A haboob approaching the outskirts of Khartoum, Sudan. A haboob is a type of intense dust storm carried on wind that occur regularly in Sudan. Khartoum is the capital and largest city of Sudan, located at the confluence of the White Nile, flowing north from Lake Victoria in Uganda, and the Blue Nile, flowing west from Ethiopia. Khartoum is composed of 3 cities: Khartoum proper, Khartoum North and Omdurman.

Get Ready for Poor Air Quality, Allergy and Asthma Flare-ups

If you’ve got asthma or allergies and are trying to navigate through the COVID-19 epidemic, things might get a little more difficult in the coming days. A significant dust plume is traveling across the Atlantic Ocean and is estimated to reach the U.S. Gulf Coast soon.

Although it happens a few times a year, this dust plume is especially large. It originated over the Sahara Desert in North Africa and has been heading west. As of this writing, it is over the Caribbean region.

The plume can make it hard to breathe for everybody, but those with respiratory conditions or allergies will have the most significant challenges.

Tiny dust particles in the plume will likely lead to eye, nose, and throat irritation plus difficulty breathing. Combined with air pollution, other allergens, and COVID-19, this can be a very concerning and stressful situation.

If you notice your allergies acting up or asthma symptoms flaring in the coming days, do not panic. It might make sense to stay indoors, if possible, to minimize the effects of the dust plume and exposure to COVID-19.

When staying indoors isn’t an option, there are few other things you can do to prepare yourself.

One of the first things to do is to follow the weather. Use resources that report air quality so you can determine if it is safe for you to go outside. When you do go out, wear a face mask (something you should be used to during the COVID-19 pandemic).

Continue along with your current symptom management techniques and do your best to stay calm. Panic and stress can increase asthma symptoms, making them more severe and much harder to manage.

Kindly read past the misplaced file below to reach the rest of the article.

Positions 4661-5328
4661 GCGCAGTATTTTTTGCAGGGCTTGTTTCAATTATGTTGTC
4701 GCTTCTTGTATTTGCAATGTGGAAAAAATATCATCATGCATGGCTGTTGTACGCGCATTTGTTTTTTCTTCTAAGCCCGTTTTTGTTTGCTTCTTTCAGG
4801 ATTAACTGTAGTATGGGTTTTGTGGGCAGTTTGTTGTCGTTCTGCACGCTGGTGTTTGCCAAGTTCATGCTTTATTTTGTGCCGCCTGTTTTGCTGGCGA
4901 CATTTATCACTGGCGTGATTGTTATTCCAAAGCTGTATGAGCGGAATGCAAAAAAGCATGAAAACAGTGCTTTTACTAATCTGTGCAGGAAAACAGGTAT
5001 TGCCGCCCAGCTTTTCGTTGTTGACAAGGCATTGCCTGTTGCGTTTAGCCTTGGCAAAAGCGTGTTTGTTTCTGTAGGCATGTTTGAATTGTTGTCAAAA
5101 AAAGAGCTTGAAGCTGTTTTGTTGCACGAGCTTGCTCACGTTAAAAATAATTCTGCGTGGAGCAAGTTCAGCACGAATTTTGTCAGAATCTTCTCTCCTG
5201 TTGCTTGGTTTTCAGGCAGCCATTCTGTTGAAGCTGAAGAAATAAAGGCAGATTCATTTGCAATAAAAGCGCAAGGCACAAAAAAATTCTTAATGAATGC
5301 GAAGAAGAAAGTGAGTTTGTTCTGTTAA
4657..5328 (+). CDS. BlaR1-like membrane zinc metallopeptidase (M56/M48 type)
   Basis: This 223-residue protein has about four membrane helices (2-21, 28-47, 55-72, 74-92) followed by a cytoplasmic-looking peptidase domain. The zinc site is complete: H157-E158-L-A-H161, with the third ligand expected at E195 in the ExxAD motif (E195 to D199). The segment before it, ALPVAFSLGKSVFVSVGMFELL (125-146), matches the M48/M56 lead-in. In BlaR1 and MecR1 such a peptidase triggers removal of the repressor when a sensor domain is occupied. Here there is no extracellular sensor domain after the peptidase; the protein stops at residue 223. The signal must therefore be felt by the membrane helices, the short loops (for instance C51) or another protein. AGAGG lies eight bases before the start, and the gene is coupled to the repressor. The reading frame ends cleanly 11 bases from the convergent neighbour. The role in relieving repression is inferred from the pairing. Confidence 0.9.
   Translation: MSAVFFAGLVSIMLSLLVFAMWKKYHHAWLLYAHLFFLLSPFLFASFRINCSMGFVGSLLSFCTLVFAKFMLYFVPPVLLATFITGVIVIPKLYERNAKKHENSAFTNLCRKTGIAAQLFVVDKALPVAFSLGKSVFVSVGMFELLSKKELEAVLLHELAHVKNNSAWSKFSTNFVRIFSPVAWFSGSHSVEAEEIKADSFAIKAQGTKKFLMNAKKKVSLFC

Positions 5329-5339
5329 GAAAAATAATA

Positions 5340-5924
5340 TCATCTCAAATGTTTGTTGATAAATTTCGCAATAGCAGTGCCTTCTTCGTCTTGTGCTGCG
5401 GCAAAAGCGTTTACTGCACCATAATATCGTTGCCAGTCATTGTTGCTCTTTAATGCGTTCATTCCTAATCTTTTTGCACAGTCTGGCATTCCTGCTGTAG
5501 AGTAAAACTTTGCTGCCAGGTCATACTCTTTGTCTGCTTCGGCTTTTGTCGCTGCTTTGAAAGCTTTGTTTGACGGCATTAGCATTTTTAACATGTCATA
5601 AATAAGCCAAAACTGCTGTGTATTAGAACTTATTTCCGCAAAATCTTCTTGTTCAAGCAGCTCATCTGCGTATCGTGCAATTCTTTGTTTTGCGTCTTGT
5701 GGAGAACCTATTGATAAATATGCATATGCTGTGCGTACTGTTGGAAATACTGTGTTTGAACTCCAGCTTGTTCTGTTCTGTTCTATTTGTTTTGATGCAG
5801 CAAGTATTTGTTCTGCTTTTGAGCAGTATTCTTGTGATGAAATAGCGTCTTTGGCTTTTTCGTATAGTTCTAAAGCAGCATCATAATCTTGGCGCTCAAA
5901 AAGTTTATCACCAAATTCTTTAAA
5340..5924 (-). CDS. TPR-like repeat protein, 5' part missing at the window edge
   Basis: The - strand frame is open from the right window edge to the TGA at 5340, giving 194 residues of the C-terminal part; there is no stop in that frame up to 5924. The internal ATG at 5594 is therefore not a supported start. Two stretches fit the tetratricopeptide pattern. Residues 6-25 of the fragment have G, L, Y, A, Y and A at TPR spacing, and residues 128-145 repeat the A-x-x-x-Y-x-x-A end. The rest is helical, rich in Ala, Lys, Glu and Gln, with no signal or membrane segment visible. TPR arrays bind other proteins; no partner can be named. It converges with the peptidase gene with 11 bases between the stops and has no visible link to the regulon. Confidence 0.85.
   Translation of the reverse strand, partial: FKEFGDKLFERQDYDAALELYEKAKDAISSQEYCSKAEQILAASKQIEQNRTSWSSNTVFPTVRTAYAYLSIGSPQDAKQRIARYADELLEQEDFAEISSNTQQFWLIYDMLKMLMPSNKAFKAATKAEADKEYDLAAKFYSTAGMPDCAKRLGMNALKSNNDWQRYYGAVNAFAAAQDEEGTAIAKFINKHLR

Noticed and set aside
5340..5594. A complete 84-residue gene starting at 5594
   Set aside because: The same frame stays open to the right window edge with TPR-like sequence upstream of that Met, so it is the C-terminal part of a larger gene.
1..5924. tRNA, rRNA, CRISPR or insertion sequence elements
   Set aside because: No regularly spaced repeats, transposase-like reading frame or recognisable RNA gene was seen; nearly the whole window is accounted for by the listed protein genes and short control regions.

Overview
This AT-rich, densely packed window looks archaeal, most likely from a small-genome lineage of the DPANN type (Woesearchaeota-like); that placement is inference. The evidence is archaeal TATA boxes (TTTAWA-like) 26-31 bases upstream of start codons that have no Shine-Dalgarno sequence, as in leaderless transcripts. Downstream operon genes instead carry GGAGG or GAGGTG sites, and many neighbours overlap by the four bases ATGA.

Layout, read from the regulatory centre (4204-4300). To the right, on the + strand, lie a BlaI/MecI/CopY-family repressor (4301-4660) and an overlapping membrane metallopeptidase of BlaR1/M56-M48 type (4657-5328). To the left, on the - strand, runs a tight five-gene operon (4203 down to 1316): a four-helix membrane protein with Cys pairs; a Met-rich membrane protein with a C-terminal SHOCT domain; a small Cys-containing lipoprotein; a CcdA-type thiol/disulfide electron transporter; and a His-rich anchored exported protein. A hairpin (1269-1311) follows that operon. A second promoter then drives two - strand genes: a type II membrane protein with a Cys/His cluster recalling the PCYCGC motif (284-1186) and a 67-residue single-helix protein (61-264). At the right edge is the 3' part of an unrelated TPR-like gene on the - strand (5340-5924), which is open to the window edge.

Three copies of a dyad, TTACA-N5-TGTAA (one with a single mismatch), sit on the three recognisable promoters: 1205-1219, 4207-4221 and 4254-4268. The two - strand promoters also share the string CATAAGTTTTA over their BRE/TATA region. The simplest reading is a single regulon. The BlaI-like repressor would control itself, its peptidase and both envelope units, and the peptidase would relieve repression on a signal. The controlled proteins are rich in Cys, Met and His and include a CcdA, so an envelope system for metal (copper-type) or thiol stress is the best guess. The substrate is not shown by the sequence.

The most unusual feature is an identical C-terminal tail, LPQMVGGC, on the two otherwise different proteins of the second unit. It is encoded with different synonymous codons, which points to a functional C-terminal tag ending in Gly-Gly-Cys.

Trying to limit inflammation might help manage symptoms. You should also reduce your intake of inflammatory foods and include more anti-inflammatory foods. Avoiding items that cause an allergic reaction is essential, but fruit, vegetables, whole grains, and healthy fats are recommended.

Avoiding allergies and asthma symptoms can be difficult and stressful under normal conditions. A dust plume and epidemic attacking the respiratory system doesn’t make it any easier. Do your best to limit exposure to these conditions and try to stay safe.


Author Bio

Mohan Garikiparithi got his degree in medicine from Osmania University (University of Health Sciences). He practiced clinical medicine for over a decade before he shifted his focus to the field of health communications. During his active practice he served as the head of the Dept. of Microbiology in a diagnostic centre in India. On a three-year communications program in Germany, Mohan developed a keen interest in German Medicine (Homoeopathy), and other alternative systems of medicine. He now advocates treating different medical conditions without the use of traditional drugs. An ardent squash player, Mohan believes in the importance of fitness and wellness.

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